Science Inventory

Risks to aquatic organisms posed by human pharmaceutical use


KOSTICH, M. S. AND J. M. LAZORCHAK. Risks to aquatic organisms posed by human pharmaceutical use. SCIENCE OF THE TOTAL ENVIRONMENT. Elsevier Science Ltd, New York, NY, 389(2-3):329-339, (2008).


For a few active pharmaceutical ingredients, laboratory exposures to environmentally-relevant concentrations have produced effects in non-human species resembling pathology observed in wild populations of similar species.


In order to help prioritize future research efforts within the US, risks associated with exposure to human prescription pharmaceutical residues in wastewater were estimated from marketing and pharmacological data. Masses of 371 active pharmaceutical ingredients (APIs) dispensed in the US in 2004 were estimated from marketing data, and then divided by therapetuic dose rate to normalize for potency. Metabolic inactivation of the 50 most dispensed APIs was estimated from published data, and active metabolites were tabulated. Comparing maximum likely average wastewater concentrations of API-associated activity to exposure rates that produce therapetuic effects in humans suggests that the threat to healthy human adults from aquatic exposure is low, even when likely mixture effects are considered. Comparing predicted wastewater concentrations to human therapetuic plasma concentrations suggests that some APIs may be present at sufficient concentrations to affect organisms which eliminate them inefficiently. Comparing predicted antimicrobial concentrations to published minimum inhibitory concentrations suggests that antibacterial APIs in wastewater, but probably not antifungal APIs, may select for low-level antimicrobial resistance. The taxonomic distribution of molecular targets of the 50 most dispensed APIs suggests that potential effects of some APIs are likely restricted to vertebrates, while other APIs can probably affect many eukaryotic and prokaryotic clades.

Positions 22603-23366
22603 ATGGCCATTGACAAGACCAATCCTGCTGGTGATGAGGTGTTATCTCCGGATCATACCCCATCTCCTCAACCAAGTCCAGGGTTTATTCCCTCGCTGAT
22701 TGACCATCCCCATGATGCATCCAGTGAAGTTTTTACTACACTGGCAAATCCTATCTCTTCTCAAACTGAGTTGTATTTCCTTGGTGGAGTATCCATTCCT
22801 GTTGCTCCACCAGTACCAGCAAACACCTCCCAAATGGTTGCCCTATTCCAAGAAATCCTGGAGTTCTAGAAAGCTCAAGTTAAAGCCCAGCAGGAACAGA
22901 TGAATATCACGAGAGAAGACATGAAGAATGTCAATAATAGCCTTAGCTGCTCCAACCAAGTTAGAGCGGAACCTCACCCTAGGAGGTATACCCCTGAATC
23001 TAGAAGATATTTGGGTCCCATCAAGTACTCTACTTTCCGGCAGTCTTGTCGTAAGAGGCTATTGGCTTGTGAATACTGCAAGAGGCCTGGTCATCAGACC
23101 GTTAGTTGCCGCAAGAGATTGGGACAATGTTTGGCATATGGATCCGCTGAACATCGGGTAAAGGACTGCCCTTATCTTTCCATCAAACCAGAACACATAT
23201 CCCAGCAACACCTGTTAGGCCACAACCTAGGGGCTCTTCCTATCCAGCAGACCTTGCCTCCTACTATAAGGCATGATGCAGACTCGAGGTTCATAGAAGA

Record Details:

Product Published Date:01/25/2008
Record Last Revised:03/19/2019
OMB Category:Other
Record ID: 187108